Efforts to repeal and replace the Affordable Care Act (ACA) are ongoing, with continued uncertainty about what may happen and when. To keep things in perspective, here’s a snapshot of recent developments.
On May 4, the US House of Representatives approved the American Health Care Act (AHCA) by a vote of 217 to 213. The major provisions of the bill, H.R. 1628, are as follows:
• refundable tax credits for buying healthcare coverage based on age rather than income
• increased limits on health spending accounts for high-deductible health plans
• a 30% insurance surcharge for people who don’t maintain continuous coverage
• elimination, after 2020, of the current federal funding rate for states’ coverage of new Medicaid enrollees
• conversion of Medicaid into a per capita block grant program
• establishment of a $100 billion Patient and State Stability fund.
These provisions are projected to save $783 billion over a 10-year period, thus reducing the national deficit by $119 billion. However, the Congressional Budget Office (CBO) said signing this bill into law would rob 14 million Americans of health insurance by 2018 and 23 million by 2026—largely because of changes to Medicaid.
A recent Kaiser Family Foundation poll of 1,205 adults found that fewer than 10% of respondents favored passing the House bill, and about 45% of respondents said they expect healthcare costs to rise. Thus far, some insurers in Connecticut, Maryland, Oregon, Vermont, Virginia, and the District of Columbia have asked for double-digit rate hikes, according to Modern Healthcare.
There’s also growing concern about insurers opting out of the insurance exchanges established under the ACA. Aetna announced in May that it will stop participating in all exchanges in 2018, and in early June Anthem said it will exit the Ohio exchange next year.
Proposed Medicaid cuts of $610 billion in core services, and an additional $250 million in reductions to Medicaid expansion programs created under the ACA, would reduce Medicaid spending by $834 million through 2026, the CBO analysis indicates.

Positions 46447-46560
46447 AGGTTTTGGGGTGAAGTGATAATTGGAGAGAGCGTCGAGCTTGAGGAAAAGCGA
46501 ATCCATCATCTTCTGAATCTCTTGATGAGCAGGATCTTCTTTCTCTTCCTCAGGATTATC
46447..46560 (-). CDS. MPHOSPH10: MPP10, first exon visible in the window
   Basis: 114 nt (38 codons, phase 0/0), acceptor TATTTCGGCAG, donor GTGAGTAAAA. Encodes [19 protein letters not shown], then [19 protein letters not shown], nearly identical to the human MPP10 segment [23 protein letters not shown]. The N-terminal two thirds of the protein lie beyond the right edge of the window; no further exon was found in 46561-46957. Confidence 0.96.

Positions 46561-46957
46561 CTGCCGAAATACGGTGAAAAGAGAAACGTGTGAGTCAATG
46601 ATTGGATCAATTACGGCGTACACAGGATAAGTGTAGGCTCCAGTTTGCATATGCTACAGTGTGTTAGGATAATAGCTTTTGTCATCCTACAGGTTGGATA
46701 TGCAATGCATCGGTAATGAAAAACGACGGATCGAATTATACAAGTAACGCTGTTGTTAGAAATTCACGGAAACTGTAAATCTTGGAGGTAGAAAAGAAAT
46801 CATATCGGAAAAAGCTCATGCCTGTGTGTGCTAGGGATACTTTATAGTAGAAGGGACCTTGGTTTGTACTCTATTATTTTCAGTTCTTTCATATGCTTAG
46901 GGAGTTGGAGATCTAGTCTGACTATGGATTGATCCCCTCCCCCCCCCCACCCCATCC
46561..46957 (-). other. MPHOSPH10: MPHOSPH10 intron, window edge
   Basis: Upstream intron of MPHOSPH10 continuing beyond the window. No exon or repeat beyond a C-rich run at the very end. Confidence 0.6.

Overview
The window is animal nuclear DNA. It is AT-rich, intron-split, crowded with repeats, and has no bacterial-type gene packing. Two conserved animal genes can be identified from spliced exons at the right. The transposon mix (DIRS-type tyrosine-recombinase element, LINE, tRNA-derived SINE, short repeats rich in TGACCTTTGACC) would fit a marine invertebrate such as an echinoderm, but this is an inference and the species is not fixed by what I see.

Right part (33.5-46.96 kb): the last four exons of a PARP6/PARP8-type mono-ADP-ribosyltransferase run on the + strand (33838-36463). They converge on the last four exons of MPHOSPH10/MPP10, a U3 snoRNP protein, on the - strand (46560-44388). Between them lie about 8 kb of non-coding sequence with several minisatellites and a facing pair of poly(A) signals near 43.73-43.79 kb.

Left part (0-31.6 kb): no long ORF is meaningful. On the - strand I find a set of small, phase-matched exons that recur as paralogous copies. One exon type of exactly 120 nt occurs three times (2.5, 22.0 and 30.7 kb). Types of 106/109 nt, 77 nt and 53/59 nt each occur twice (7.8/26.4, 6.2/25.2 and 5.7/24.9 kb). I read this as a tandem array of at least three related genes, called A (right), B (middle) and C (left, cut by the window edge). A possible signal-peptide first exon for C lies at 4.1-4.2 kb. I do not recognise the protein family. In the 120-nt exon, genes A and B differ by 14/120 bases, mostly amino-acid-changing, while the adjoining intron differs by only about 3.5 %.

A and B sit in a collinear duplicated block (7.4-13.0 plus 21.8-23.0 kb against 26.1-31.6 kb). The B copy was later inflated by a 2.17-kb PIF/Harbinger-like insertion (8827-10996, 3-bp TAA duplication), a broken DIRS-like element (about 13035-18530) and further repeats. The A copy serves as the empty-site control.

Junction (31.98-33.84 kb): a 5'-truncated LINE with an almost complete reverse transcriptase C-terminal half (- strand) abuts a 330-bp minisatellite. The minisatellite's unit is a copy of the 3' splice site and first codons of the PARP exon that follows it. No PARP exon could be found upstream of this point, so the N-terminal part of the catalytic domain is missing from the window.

Hospitals, especially those with a lot of Medicaid patients, could expect to see reimbursement cuts and more cases of uncompensated care caused by loss of Medicaid coverage gained under the ACA, says a HealthLeaders Media article citing a new report from Moody’s Investors Service.
“Although the budget would give states limited new flexibility to adjust their Medicaid programs, the measure overall reflects a significant cost shift away from federal funding to states,” Moody’s says.
Currently the Senate is tackling revisions to the bill. “Some observers expect a drawn-out Senate process that could last into 2018 or beyond,” says John E. McDonough, DrPH, MPA, in a New England Journal of Medicine Perspective. “Yet after the May 4 House passage of the AHCA, Republican senators began working quickly on alternatives, seeking less aggressive but still far-reaching changes to the ACA and Medicaid.”
Senate approval will likely depend on moving the legislation forward through budget reconciliation, which means blocking the filibusters requiring 60 votes and allowing it to pass with 51 votes. “That strategy may require the Senate to drop certain provisions included in the House passed bill…But there is no guarantee that the Senate will remedy the AHCA’s flaws, much less reject it outright,” according to Matthew Fiedler, PhD, et al, in another Perspective.
As for what else healthcare providers can expect, Perspective author Gail R. Wilensky, PhD, believes Medicare changes to reimbursement will continue, but at a slower pace—a trend already suggested by Medicare’s May 19 interim final rule, which delays the start of three new episode payment models (acute myocardial infarction, coronary artery bypass graft, and surgical hip/femur fracture treatment) until January 1, 2018. ✥
Cummins J. Trump budget, revised AHCA credit negatives for NFP hospitals. HealthLeaders Media. May 31, 2017.
Fiedler M, Aaron H J, Adler L, et al. Moving in the wrong direction—health care under the AHCA. Perspective. N Engl J Med. Published online May 31, 2017.
Kodjak A. Poll: Americans increasingly think their health care will get worse. NPR. Morning Edition. May 31, 2017.
Livingston S. Healthcare CEOs have zipped their lips on AHCA politics. Modern Healthcare. May 23, 2017. http://www.modernhealthcare.com/article/20170523/NEWS/170529970/healthcare-ceos-have-zipped-their-lips-on-ahca-politics.
McDonough J E. Prospects for health care reform in the US Senate. Perspective. N Engl J Med. Published online May 31, 2017.
Wilensky G R. The first hundred days for health care. Perspective. N Engl J Med. Published online May 31, 2017.